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Few willing sellers in the EMEA hotel market

Trading expectations show ray of hope for hotel investment market

The lack of pricing consensus has resulted in hotel investors choosing to hold assets as they wait for better conditions to emerge - according to the latest Hotel Investor Sentiment Survey (HISS) from Jones Lang LaSalle Hotels. The survey has also suggested that there are some exceptions including Dublin, Lisbon and the Spanish resorts, which have been hit harder by the recession, where investors are now keen to cut their losses and sell as any upside from a recovery appears too distant.

Mark Wynne-Smith, CEO of Jones Lang LaSalle Hotels in EMEA, said: "This latest survey confirms the reasons for the exceptionally low levels of transaction activity as it shows that investors are very unsure about 2009 income levels and nobody likes to buy in to a falling market. As economies across EMEA continue to deteriorate, investors will start to scan the market for investment opportunities, but mainly in the form of distressed assets, non performing loans or performing assets priced on 2009 projections in key gateway cities such as London or Paris. The survey shows that there is consensus pricing amongst buyers but certain sellers need to smell some more coffee before they will see their assets sold".

A marked decline in short term trading expectations has occurred across all cities in EMEA, with the lowest expectations reported for cities in Central Eastern Europe (CEE) and the UK. CEE, which initially proved resilient to the financial downturn, now looks set to face a more severe recession compared to Western Europe. With global tourism expected to fall substantially, investors are expecting hotels performance to decline in coming months, in particular for markets which have experienced substantial supply growth in recent years, notably within the MENA (Middle East North Africa) region.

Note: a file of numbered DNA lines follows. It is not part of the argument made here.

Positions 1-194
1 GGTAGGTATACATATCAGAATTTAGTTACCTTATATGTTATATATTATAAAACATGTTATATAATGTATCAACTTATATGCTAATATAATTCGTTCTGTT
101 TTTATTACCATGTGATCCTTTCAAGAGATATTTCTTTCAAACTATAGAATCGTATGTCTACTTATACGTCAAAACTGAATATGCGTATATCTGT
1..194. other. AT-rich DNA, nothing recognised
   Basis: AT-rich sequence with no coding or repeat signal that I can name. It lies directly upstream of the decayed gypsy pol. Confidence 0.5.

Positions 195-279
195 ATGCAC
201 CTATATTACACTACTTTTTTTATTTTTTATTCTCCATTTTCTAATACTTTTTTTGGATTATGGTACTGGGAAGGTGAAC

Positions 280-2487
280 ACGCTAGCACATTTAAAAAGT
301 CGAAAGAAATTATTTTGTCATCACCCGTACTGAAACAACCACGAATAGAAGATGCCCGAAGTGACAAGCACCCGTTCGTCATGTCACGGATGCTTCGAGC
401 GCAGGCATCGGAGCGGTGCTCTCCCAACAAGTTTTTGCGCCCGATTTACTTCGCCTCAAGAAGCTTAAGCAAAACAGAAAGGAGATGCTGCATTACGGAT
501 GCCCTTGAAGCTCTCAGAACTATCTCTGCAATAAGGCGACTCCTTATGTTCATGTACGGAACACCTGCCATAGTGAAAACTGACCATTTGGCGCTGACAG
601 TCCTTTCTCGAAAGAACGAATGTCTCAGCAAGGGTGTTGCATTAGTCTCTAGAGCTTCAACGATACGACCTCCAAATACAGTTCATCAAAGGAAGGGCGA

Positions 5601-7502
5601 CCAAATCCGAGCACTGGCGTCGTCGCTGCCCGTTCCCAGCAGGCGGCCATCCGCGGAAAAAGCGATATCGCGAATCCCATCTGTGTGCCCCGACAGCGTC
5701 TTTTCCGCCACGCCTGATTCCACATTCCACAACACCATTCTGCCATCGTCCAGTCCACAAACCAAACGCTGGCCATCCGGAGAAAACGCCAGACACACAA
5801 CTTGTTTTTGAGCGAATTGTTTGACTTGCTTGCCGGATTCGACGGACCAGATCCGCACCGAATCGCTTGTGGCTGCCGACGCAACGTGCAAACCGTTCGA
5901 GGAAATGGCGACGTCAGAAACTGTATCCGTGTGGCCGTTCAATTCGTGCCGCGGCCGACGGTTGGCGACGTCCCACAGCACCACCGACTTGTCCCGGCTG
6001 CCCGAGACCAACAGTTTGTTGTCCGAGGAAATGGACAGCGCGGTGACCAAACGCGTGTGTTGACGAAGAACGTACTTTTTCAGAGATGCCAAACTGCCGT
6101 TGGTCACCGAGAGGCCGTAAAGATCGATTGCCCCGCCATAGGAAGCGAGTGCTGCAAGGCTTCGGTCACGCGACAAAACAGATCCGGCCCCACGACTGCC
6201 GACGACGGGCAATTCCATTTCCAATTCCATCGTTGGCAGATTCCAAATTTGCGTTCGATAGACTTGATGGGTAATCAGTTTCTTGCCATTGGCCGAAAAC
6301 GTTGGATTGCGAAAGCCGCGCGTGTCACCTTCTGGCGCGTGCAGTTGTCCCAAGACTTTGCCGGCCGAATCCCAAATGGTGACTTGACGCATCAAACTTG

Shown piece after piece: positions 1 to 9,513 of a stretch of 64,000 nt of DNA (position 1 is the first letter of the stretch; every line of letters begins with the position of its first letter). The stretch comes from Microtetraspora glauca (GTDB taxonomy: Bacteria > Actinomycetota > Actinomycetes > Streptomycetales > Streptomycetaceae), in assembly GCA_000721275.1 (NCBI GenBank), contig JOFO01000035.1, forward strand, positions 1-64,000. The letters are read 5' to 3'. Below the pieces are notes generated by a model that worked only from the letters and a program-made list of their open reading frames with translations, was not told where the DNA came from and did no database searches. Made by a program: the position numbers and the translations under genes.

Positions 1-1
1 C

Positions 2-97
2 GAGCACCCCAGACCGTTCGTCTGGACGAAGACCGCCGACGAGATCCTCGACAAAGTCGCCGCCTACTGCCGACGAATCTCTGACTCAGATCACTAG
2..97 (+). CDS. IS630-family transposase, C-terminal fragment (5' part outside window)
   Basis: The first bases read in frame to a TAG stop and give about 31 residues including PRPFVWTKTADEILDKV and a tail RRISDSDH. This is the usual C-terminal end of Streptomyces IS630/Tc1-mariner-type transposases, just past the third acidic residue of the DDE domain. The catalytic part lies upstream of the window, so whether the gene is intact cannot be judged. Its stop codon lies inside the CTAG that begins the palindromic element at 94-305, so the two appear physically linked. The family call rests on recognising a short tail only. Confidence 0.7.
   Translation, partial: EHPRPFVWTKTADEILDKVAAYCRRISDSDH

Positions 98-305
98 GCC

Medium term trading expectations have improved for almost half of all cities tracked in comparison to the last survey in October 2008, the majority of which are located in Western Europe. Cuts in interest rates, quantitative easing measures and a sense that we are approaching the bottom of the market appear to be the reasons behind this conclusion.

Yield requirements continued their upward trend and increased on average by 120 basis points since the last survey in October 2008. The softening of yields was most notable in Spain and the UK, but was less severe in other western European countries such as Germany and remained lowest for key gateway cities. Wynne-Smith continued: "With yield requirements reaching an average 9.2% for the region, investors have become very risk-averse and are currently favouring a return to the comfort zone of their home markets.

Going forward, sentiment appears unlikely to worsen markedly and the positive signs appearing in the US equities market could indicate that the bottom of the market is in sight but the responses do not suggest that the reaching the bottom of the market will necessarily mean the start of a period of recovery. "We expect to move into a period of stabilisation starting in the last quarter of 2009 but the coming six months are crucial in determining if the month on month percentage falls will generally reduce in size" concluded Wynne-Smith.